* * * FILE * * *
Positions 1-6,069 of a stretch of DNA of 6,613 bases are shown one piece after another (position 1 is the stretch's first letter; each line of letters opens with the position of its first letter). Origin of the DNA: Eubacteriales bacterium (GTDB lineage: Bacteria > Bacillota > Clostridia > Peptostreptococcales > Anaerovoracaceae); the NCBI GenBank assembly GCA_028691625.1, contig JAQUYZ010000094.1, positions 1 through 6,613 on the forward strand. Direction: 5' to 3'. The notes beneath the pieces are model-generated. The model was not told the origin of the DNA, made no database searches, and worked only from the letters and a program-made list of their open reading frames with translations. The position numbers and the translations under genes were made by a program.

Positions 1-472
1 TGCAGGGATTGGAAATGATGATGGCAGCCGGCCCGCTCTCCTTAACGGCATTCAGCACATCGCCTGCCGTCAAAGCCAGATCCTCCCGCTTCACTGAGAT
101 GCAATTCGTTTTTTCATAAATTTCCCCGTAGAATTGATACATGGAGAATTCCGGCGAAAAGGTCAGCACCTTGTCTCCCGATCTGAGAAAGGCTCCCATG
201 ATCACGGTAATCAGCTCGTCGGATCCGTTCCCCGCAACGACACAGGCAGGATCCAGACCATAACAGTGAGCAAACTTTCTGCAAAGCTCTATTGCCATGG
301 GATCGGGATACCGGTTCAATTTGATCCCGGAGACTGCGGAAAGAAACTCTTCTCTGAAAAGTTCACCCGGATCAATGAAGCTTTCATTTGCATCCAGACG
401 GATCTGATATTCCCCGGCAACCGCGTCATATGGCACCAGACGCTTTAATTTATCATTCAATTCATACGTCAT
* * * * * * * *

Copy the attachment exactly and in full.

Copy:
Positions 1-6,069 of a stretch of DNA of 6,613 bases are shown one piece after another (position 1 is the stretch's first letter; each line of letters opens with the position of its first letter). Origin of the DNA: Eubacteriales bacterium (GTDB lineage: Bacteria > Bacillota > Clostridia > Peptostreptococcales > Anaerovoracaceae); the NCBI GenBank assembly GCA_028691625.1, contig JAQUYZ010000094.1, positions 1 through 6,613 on the forward strand. Direction: 5' to 3'. The notes beneath the pieces are model-generated. The model was not told the origin of the DNA, made no database searches, and worked only from the letters and a program-made list of their open reading frames with translations. The position numbers and the translations under genes were made by a program.

Positions 1-472
1 TGCAGGGATTGGAAATGATGATGGCAGCCGGCCCGCTCTCCTTAACGGCATTCAGCACATCGCCTGCCGTCAAAGCCAGATCCTCCCGCTTCACTGAGAT
101 GCAATTCGTTTTTTCATAAATTTCCCCGTAGAATTGATACATGGAGAATTCCGGCGAAAAGGTCAGCACCTTGTCTCCCGATCTGAGAAAGGCTCCCATG
201 ATCACGGTAATCAGCTCGTCGGATCCGTTCCCCGCAACGACACAGGCAGGATCCAGACCATAACAGTGAGCAAACTTTCTGCAAAGCTCTATTGCCATGG
301 GATCGGGATACCGGTTCAATTTGATCCCGGAGACTGCGGAAAGAAACTCTTCTCTGAAAAGTTCACCCGGATCAATGAAGCTTTCATTTGCATCCAGACG
401 GATCTGATATTCCCCGGCAACCGCGTCATATGGCACCAGACGCTTTAATTTATCATTCAATTCATACGTCAT